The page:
Skip to main content

Adolescents are delayed at inferring complex social intentions in others, but not basic (false) beliefs: An eye movement investigation

Symeonidou, Irine, Dumontheil, Iroise, Ferguson, Heather J., Breheny, Richard (2020) Adolescents are delayed at inferring complex social intentions in others, but not basic (false) beliefs: An eye movement investigation. Quarterly Journal of Experimental Psychology, . ISSN 1747-0218. (doi:10.1177/1747021820920213) (KAR id:80689)

PDF Author's Accepted Manuscript
Language: English
Download (3MB) Preview
[thumbnail of adolesecent false belief and secrets ACCEPTED.pdf]
This file may not be suitable for users of assistive technology.
Request an accessible format
Official URL


Most developmental research on Theory of Mind (ToM) - our ability to infer the beliefs, intentions, and desires of others - has focused on the preschool years. This is unsurprising since it was previously thought that ToM skills are developed between the ages of 2 and 7 years old (Wellman, Cross, & Watson, 2001). Over the last couple of decades however, studies have provided evidence for significant structural and functional changes in the brain areas involved in ToM (the “social brain”) not only during childhood, but also during adolescence. Importantly, some of these findings suggest that the use of ToM shows a prolonged development through middle childhood and adolescence. Although evidence from previous studies suggests a protracted development of ToM, the factors that constrain performance during middle childhood and adolescence are only just beginning to be explored. In the current paper we report two visual world eye-tracking studies that focus on the timecourse of predictive inferences. We establish that when the complexity of ToM inferences are at a level which is comparable to standard change-of-location False-belief tasks, then adolescents and adults generate predictions for other agents’ behaviour in the same timecourse. However, when inferences are socially more complex, requiring inferences about higher-order mental states, adolescents generate predictive gaze bias at a marked delay relative to adults. Importantly, our results demonstrate that these developmental differences go beyond differences in executive functions (inhibitory control or working memory), and point to distinct expectations between groups and greater uncertainty when predicting actions based on conflicting desires.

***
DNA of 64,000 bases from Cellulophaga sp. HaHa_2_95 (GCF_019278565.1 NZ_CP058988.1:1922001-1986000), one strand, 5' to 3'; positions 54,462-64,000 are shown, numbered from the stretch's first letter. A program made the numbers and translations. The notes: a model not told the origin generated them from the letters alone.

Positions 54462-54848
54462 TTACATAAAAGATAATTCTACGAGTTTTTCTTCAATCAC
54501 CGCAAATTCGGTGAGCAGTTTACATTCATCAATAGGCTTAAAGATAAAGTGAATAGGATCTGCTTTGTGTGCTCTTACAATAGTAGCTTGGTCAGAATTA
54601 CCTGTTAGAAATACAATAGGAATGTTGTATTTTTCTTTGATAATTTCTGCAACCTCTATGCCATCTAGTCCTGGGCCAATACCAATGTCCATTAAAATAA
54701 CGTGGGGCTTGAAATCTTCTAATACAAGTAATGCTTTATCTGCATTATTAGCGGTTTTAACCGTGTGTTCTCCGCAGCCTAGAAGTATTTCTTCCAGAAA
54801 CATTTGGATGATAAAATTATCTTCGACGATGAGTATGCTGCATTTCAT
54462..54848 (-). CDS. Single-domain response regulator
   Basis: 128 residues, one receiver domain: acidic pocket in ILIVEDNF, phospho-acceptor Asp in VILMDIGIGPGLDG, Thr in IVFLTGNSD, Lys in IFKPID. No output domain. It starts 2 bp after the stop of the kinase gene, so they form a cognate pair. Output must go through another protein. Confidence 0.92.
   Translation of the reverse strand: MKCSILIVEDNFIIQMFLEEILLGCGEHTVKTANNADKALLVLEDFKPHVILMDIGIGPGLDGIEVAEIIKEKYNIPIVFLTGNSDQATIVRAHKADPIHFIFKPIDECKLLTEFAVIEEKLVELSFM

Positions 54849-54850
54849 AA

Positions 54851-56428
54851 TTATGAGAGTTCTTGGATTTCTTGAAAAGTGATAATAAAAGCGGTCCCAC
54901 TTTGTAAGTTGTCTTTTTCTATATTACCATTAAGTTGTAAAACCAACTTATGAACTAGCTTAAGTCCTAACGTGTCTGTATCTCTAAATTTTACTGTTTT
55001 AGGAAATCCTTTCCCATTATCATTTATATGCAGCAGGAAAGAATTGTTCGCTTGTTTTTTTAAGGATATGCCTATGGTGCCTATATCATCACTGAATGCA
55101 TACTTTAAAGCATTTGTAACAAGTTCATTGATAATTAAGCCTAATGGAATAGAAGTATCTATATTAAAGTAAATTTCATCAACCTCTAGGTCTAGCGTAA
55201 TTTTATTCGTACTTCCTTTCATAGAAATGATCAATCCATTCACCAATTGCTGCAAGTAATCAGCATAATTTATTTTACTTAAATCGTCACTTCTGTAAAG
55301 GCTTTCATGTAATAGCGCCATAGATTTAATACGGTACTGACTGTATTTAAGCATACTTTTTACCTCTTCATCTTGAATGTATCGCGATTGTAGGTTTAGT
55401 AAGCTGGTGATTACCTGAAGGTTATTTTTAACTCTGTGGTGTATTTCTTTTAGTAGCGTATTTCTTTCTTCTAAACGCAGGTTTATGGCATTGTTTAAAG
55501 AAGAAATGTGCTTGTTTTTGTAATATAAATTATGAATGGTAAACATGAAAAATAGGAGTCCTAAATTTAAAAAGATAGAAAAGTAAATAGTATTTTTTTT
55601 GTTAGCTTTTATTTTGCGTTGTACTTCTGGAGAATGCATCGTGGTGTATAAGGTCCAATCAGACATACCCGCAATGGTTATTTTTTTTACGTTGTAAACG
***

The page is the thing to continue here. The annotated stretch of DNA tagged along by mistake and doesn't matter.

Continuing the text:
Item Type: Article
DOI/Identification number: 10.1177/1747021820920213
Uncontrolled keywords: Theory of mind; Adolescence; Development; Visual world Eye-tracking; Executive Function
Subjects: B Philosophy. Psychology. Religion > BF Psychology
Divisions: Divisions > Division of Human and Social Sciences > School of Psychology
Depositing User: Heather Ferguson
Date Deposited: 01 Apr 2020 10:11 UTC
Last Modified: 16 Feb 2021 14:12 UTC
Resource URI: (The current URI for this page, for reference purposes)
Ferguson, Heather J.:
  • Depositors only (login required):


Downloads per month over past year